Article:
A Reformulation of Nussbaum’s Capabilities Approach: Non-Idealized Dignity and the Moral Permissibility of Paternalism

Sheintul, Stephanie Ann (2016). 'A Reformulation of Nussbaum's Capabilities Approach: Non-Idealized Dignity and the Moral Permissibility of Paternalism' Paper presented at the annual conference of the HDCA, Tokyo 2016.

abstract This paper has two main purposes: (1) argue that states following the capabilities approach are morally permitted to engage in paternalism once one adopts a more plausible account of dignity and (2) establish which kinds and forms of paternalism should be morally permitted by a state following the capabilities approach. At the outset of the paper, I present what seems to be a dilemma about state paternalism. It goes as follows. On the one hand, it may be that a state’s intervening on behalf of its citizens’ flourishing impermissibly undermines their dignity. So states should not be permitted to intervene paternalistically. But, on the other hand, it may be that its citizens will flourish less than they would if a state were to intervene. So states should be able to intervene paternalistically. But, is this truly a dilemma? I argue that the dilemma about state paternalism is not a true dilemma because our having dignity does not preclude government intervention on behalf of individuals’ flourishing. I argue that the proper conception of human dignity is what I term non-idealized dignity as opposed to what I term idealized dignity. I argue that Martha Nussbaum holds the latter conception, which leads her to strictly limit paternalism in liberal democratic regimes following her capability approach. By laying out the theses of non-idealized dignity and arguing that they better pertain to humans as we are, I conclude that paternalism is morally permissible for states following a cogent capabilities approach. Once I establish that paternalism is morally permissible, I offer a way to categorize different kinds of paternalism and go on to argue which kinds and forms are permissible given a non-idealized conception of our dignity. In the end, I argue that the cogent capabilities approach be more welcome to paternalistic action.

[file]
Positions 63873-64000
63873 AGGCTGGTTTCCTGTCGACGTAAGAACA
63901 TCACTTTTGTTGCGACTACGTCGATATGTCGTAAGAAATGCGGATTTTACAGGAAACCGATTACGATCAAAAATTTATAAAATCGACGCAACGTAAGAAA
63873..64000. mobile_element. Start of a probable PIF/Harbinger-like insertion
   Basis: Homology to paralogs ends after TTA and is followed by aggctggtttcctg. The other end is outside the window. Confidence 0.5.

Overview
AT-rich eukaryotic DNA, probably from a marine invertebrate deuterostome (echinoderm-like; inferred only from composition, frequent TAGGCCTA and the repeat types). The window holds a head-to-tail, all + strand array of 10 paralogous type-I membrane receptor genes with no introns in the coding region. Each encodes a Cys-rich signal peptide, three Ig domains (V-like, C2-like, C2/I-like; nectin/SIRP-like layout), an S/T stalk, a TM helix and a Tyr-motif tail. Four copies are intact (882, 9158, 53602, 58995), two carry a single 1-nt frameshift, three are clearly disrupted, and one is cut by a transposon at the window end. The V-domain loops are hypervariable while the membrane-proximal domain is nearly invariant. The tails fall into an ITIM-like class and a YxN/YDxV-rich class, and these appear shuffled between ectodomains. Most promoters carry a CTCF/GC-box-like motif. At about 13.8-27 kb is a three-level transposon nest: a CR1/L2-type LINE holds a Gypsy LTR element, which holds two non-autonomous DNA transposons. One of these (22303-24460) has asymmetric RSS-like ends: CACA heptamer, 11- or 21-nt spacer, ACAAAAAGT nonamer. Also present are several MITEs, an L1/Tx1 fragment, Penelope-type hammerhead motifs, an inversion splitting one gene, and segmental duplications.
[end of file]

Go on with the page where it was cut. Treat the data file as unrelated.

scroll to top